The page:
Apple Inc's profit and margins slid despite selling 33.8 million iPhones in its September quarter, and greater China revenue climbed just 6 per cent even though two smartphone models hit store shelves in its second-largest market last month.
The unremarkable quarterly numbers prompted some disappointed investors to cash in recent gains in the stock, which slid 5 per cent at one stage after-hours on Monday.
Wall Street had hoped for a stronger beat on quarterly sales after the company predicted in September that its revenue and margins would come in at the high end of its own forecasts.
Chief Executive Tim Cook predicted a "really great" holiday season: a crucial time for Apple as its new iPads go up against Amazon.com Inc's Kindle Fire and its new iPhones compete with lower-cost gadgets made by Samsung Electronics and other rivals using Google Inc's Android software.
Sources have said demand for Apple's $100 cheaper, brightly hued iPhone 5C lagged sales for the top-tier 5S, spurring concerns about the iPhone's market positioning and its ability to compete with a growing profusion of lower-cost rivals. The iPhone 5C is available in the United States starting at $99 with a contract, or $549 for an unlocked model with no contract.
In particular, some investors worry Apple may have missed a chance to jumpstart sales and fend off Samsung in China with an even more affordable phone. The company has ceded ground steadily to Samsung and homegrown competition like Huawei HWT.UL and Lenovo (0992.HK), but needs to stake out a bigger spot in the world's top cellular market to rekindle growth.
Revenue from China, Hong Kong and Taiwan climbed just 6 per cent to $5.7 billion in the quarter, despite the 5C and 5S going on sale in September. The previous-generation iPhone 5 began selling in the country only in December, meaning comparisons should have benefited from a more typical year-ago quarter, analysts said.
Sales grew by about 24 per cent from the previous quarter, or by about $1.1 billion. But that lagged the roughly $1.4 billion that Apple managed to tack on in the December quarter of 2012.
"It does raise the question, how well is Apple doing really, in China?" said JMP Securities analyst Alex Gauna.
"Apple is a very healthy company," he added. But "if you look at the last few quarters, and even with the guide, it's not much of a growth company."
Cook told analysts on a conference call that results from China were "pretty good" but acknowledged room for improvement.
"We obviously want to do better," he said.
Hoping for more
Cook did not address the overall popularity of the 5C on his call with analysts but mentioned there was "a very significant backlog" for the more expensive 5S.
The world's most valuable tech company said on Monday it expected revenue of $55 billion to $58 billion this quarter, outpacing Wall Street's forecast for about $55.65 billion.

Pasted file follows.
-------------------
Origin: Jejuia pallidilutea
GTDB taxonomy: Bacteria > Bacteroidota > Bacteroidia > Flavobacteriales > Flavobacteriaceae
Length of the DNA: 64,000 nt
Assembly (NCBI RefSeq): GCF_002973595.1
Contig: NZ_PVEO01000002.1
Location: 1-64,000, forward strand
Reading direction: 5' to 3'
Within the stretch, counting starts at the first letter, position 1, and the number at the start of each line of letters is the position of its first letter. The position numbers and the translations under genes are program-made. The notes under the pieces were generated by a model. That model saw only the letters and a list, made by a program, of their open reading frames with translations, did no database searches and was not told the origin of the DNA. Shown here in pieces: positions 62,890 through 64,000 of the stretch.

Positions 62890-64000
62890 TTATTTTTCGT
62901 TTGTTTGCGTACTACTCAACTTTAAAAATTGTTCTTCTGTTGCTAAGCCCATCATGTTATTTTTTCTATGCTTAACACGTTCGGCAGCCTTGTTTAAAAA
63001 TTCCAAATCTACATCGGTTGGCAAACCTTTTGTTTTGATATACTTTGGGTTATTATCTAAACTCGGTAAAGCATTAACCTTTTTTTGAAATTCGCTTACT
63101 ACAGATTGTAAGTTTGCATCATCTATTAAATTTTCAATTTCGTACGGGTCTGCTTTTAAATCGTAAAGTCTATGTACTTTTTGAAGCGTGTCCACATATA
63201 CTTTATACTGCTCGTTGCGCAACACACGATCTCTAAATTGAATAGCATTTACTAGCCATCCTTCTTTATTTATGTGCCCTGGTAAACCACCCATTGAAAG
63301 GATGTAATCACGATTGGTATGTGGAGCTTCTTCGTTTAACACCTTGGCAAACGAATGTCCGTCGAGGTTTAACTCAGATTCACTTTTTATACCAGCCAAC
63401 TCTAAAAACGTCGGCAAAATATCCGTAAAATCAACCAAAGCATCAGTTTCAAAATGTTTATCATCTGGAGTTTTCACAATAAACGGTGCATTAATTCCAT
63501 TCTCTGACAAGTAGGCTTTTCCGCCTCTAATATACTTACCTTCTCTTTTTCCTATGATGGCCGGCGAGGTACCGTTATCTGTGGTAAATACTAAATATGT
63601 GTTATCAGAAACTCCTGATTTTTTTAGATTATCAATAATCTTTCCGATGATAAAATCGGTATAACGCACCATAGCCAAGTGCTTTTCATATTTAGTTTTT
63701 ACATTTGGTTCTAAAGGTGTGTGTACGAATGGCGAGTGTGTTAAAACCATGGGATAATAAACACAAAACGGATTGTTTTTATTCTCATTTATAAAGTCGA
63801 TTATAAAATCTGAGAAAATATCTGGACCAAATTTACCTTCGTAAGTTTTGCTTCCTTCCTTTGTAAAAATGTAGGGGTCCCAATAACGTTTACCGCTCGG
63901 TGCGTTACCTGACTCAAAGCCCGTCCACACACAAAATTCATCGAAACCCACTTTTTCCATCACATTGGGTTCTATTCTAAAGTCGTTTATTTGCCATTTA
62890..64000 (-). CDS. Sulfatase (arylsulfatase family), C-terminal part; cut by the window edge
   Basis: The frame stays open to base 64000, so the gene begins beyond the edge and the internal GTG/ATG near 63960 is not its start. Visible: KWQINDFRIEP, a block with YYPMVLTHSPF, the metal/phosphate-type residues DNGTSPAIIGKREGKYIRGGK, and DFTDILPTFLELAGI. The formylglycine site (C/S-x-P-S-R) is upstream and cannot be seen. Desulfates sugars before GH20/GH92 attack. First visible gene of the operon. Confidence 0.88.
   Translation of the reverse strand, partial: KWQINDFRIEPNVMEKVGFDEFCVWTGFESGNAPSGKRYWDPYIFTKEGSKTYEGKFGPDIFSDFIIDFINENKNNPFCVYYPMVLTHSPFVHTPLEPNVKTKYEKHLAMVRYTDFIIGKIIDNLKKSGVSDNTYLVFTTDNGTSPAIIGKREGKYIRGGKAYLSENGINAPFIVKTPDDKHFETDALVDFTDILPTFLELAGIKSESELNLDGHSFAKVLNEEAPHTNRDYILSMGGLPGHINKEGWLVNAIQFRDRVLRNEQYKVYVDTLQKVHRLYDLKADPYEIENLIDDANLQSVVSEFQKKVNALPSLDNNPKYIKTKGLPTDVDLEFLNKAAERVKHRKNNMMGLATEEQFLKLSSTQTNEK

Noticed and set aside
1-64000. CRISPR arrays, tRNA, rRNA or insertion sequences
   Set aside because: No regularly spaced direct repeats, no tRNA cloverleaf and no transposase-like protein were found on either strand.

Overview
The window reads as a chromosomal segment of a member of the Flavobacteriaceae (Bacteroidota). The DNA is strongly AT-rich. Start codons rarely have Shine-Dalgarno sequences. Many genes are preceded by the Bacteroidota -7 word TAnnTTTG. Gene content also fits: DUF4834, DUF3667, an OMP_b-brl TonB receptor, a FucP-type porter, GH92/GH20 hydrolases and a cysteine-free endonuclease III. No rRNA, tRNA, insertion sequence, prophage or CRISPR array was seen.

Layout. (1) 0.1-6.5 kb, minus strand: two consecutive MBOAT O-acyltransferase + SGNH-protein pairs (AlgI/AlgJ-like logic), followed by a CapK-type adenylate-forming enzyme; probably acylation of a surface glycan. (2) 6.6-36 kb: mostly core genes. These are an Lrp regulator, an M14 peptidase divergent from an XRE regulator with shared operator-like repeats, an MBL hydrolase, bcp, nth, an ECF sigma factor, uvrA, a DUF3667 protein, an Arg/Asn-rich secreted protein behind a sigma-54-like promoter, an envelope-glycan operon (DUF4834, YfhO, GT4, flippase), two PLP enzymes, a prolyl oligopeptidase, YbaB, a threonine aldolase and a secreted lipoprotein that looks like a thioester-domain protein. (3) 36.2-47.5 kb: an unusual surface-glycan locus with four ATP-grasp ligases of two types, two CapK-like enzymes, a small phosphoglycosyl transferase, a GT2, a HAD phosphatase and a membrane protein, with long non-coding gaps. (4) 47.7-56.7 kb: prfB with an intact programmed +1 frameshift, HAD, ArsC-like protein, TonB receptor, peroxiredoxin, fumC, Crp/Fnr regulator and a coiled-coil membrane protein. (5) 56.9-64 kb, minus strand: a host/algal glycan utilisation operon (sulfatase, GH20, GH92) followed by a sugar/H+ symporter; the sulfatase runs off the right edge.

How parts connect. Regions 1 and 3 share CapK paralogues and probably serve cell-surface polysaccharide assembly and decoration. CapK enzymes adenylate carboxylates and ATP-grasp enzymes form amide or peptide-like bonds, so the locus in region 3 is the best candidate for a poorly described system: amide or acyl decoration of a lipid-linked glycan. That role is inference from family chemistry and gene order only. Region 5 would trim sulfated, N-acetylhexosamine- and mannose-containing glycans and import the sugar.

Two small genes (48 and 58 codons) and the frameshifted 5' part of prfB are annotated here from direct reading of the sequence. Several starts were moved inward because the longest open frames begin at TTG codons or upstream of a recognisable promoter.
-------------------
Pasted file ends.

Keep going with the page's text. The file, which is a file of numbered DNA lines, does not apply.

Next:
Gross profit margin for the fourth quarter ended September was 37 per cent, down from 40 per cent a year ago as intense competition from the likes of Samsung took a toll. That was roughly level with analysts' average 36.9 per cent forecast.
"We would have expected higher gross margins," said Morningstar analyst Brian Colello. "With the higher price phones and clear preference toward the 5S, we were all expecting more of a gross margin boost for the December quarter."
Shares in Apple, which have gained 17 per cent since its upbeat forecast last month, slid as much as 5 per cent on Monday before recovering after Cook said the company will continue studying its capital-return program, addressing recent demands by investors to share more of its cash hoard.
The stock was down 1.2 per cent at about $523.43 after hours.
Beyond the holiday quarter, some investors still hold out hope that the company that upended the cellphone industry and popularized tablet computing can again dream up a revolutionary device, returning Apple to the stellar growth of past years.
The company is increasingly hard-pressed to fend off rivals. Strategy Analytics estimated on Monday that Apple's market share slipped to 13.4 per cent in the calendar third quarter from 15.6 per cent previously, while Samsung led with 35.2 per cent.
As growth tapers off, some shareholders have become increasingly aggressive at seeking a bigger return of cash - the company ended the September quarter with $146.8 billion in cash plus short-term and long-term marketable securities.
Billionaire Carl Icahn, who owns 4.7 million Apple shares, has led the charge, demanding the company initiate a tender offer to buy back $150 billion of its stock.
Cook told analysts the company will continue to seek shareholder input on its capital return program, and will announce any changes in the first part of the new calendar year.
Apple said it sold 33.8 million iPhones last quarter, roughly in line with expectations for 33 million to 36 million.
It sold 14.1 million iPads during the quarter, up very slightly from 14 million in the year-ago quarter, and moved 4.6 million of its Mac computers, down from 4.9 million a year ago.
Revenue was $37.5 billion, ahead of Wall Street's average forecast of $36.8 billion, according to Thomson Reuters I/B/E/S.
Earnings per share slid for the third straight quarter to $8.26, but ahead of analysts' average estimate of $7.94.
"They had already preannounced and people got euphoric in recent weeks. It wasn't a massive blowout," said Shannon Cross of Cross Research.